Ovalhouse’s exciting Summer Season explores three powerful themes – migration and what it means to ‘belong’, the nature of violence in our society, and love and loss. By continuing to present challenging and inspirational theatre that speaks to a world beyond the mainstream, Ovalhouse acts as a vital home for boundary-pushing art, artists and audiences with an eye on the future.
Home invites audiences with Profound and Multiple Learning Disabilities into an immersive experience of unfamiliar landscapes; Bound explores the dark underworld of people trafficking; and One Item Only follows one boy’s journey seeking refuge from his troubled homeland. Two powerful new plays examine the pervasive nature of violence in our society: The Believers Are But Brothers explores how young men use the internet to enact violent fantasies while Kieran Hurley’s new play An Injury explores the harm that we do to one another.
The season closes with three plays about loss including Associate Artist Bella Heesom’s much- loved antidote to grief My World Has Exploded a Little Bit.
Home by Frozen Light Theatre, in association with New Wolsey Theatre, Ipswich
(5th – 6th May, 11am and 1.30pm)
This exciting production for audiences with Profound and Multiple Learning Disabilities (PMLD), explores a new and unknown world. This multi-sensory story of discovery explores a world that is not how Scarlet and Olive remember it. Where are they now and where is their home? Together, they must learn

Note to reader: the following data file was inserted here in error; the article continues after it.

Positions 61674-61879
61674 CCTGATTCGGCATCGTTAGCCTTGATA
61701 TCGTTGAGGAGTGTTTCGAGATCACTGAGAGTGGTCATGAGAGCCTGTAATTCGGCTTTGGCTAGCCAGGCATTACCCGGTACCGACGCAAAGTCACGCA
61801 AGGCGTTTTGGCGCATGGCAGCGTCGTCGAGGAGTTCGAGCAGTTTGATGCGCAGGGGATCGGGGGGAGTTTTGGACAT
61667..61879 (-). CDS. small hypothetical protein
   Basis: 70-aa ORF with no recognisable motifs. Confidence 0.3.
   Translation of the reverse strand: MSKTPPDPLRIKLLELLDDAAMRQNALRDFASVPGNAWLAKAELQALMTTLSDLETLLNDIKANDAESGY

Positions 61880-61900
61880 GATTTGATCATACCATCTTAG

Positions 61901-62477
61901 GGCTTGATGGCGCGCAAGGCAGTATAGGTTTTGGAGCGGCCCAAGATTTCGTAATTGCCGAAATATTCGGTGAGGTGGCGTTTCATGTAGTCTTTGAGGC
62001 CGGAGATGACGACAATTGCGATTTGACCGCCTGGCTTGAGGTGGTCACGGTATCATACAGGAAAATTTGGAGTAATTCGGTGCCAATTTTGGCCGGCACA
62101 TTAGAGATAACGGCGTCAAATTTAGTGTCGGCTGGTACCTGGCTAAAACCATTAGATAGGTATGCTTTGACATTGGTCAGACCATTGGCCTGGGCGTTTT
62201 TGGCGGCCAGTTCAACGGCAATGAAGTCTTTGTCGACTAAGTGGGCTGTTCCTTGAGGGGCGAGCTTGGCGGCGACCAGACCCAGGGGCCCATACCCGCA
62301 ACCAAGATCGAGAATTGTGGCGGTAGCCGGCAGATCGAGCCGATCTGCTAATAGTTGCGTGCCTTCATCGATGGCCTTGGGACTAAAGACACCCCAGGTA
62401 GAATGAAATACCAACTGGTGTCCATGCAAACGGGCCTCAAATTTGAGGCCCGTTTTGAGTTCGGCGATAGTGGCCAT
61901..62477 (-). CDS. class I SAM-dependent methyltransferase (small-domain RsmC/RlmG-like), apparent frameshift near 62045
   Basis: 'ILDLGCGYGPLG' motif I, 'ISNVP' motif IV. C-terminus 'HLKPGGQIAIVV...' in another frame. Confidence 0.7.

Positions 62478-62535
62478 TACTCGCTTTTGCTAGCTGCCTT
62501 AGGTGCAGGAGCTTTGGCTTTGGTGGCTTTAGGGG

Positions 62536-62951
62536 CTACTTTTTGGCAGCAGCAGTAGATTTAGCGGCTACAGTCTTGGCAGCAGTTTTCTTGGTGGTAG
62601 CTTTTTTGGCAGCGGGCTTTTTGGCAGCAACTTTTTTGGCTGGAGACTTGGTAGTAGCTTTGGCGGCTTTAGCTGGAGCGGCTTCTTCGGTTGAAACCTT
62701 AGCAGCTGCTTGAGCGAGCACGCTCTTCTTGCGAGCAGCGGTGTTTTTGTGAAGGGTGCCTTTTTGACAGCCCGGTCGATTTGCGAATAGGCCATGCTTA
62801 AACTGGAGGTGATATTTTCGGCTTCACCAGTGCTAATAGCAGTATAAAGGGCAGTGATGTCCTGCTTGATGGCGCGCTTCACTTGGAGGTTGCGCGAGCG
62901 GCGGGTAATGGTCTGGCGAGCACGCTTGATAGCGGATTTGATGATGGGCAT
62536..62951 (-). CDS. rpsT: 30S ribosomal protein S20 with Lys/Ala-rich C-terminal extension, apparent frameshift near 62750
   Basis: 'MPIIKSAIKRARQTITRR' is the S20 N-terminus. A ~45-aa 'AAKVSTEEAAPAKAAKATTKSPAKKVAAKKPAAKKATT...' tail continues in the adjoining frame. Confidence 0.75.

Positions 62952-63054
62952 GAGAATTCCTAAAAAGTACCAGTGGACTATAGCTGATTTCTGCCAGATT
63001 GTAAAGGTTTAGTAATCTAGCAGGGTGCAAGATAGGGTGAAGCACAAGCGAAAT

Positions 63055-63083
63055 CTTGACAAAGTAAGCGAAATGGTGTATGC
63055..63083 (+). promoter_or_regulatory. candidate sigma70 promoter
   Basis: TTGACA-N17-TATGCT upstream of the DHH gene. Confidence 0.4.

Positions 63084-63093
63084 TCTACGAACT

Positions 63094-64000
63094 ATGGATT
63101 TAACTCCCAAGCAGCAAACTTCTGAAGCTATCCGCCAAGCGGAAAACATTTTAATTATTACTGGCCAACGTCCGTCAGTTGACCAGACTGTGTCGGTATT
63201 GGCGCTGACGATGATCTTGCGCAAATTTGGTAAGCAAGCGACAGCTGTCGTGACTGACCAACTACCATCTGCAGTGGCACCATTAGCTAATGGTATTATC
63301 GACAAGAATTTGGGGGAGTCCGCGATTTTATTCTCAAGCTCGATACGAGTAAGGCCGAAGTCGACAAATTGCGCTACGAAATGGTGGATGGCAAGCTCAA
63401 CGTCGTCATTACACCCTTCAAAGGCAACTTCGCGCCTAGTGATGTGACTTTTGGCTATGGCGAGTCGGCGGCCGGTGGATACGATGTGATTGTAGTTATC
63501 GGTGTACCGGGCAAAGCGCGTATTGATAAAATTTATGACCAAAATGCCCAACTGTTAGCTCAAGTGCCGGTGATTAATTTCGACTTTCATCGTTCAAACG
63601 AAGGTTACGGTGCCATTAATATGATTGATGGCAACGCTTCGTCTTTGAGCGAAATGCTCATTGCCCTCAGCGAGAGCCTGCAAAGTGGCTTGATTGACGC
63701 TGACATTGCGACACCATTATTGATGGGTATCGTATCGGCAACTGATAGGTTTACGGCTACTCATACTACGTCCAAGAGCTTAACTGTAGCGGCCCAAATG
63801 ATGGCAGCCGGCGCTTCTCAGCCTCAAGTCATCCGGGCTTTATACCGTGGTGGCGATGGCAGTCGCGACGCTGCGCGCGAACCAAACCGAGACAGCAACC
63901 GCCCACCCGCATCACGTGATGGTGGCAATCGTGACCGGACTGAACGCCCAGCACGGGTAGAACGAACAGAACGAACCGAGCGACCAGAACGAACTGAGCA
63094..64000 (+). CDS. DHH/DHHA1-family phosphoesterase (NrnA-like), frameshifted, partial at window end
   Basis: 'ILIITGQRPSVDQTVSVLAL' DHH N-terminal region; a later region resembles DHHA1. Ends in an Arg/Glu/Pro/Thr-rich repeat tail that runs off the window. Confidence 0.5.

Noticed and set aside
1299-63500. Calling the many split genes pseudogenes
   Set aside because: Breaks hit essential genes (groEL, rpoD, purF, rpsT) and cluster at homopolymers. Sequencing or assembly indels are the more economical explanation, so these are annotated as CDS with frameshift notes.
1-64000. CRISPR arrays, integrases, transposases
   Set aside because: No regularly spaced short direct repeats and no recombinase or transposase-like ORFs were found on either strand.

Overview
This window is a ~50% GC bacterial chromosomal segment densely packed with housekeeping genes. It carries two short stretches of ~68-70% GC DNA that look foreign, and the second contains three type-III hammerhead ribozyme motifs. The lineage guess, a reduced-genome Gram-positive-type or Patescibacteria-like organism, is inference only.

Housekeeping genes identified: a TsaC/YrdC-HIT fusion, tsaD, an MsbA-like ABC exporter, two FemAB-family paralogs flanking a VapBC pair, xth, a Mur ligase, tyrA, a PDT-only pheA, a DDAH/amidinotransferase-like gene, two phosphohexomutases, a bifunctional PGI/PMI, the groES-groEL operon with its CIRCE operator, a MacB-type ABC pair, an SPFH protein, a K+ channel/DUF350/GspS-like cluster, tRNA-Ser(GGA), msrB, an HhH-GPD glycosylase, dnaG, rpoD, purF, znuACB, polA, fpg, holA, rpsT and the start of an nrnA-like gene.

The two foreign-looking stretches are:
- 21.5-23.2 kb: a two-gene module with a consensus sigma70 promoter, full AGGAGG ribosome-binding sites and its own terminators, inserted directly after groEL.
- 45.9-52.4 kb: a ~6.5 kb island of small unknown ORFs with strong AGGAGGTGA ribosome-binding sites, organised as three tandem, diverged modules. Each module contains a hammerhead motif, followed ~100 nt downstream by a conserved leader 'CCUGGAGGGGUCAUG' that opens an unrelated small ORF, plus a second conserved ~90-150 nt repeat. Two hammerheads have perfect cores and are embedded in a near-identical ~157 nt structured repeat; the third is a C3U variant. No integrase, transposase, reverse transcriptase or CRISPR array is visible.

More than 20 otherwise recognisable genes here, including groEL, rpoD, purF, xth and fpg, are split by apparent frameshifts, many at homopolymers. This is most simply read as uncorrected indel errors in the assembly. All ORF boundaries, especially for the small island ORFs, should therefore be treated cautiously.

how to survive and create a future in an environment that is full of surprises.
Identity Crisis by Phina Oruche
(9th – 13th May, 7.45pm)
Beginning with the real life story of the sudden death of Phina’s 1-year- old niece in her house in 2011, this show presents us with 60 images of Phina in fashion and provides an illuminating, humorous and candid exposition of life under the glare of the media spotlight. Phina portrays nine characters: Black, White, Old, Young, Male and Female, and explores identity struggles that are common to all.
(9th – 13th May, 7.30pm)
Inspired by true accounts of human trafficking, Justice in Motion present a compelling tale of dreams and broken promises, of hope and resilience in the face of harrowing circumstances. Driven by the desire for a brighter future, three desperate, but very different people unknowingly take the biggest gamble of their lives. Told through a dynamic fusion of dance, circus, music, projection and spoken word, Bound is a beautifully crafted story of strength in the face of adversity
My World Has Exploded a Little Bit
(23rd – 27th May, 7.30pm)
Bella Heesom’s debut play, directed by Donnacadh O’Briain, is part true story, part farcical performance lecture. It tells a deeply personal story of loss and love, through a darkly comic step-by-step guide to bereavement. Mixing tender intimacy and unflinching honesty with hard- hitting philosophy, clownish silliness and an enchanting live piano score, it
takes the audience on a powerful emotional journey, shot through with jet black comedy.
￼The Forever Machine
(30th May – 3rd June, 2pm)
After the success of Eloise and the Curse of the Golden Whisk, award- winning company The Wardrobe Ensemble return to delight families at Ovalhouse during half-term, using bold stagecraft and out of this world soundscapes to bring this curious tale to life. Get carried away on this wild sci-fi adventure.
Leap through vortexes in time and space! Fight demons in the past! Dance disco in the future!
One Item Only
(1st – 3rd June, 11.30am and 2.30pm)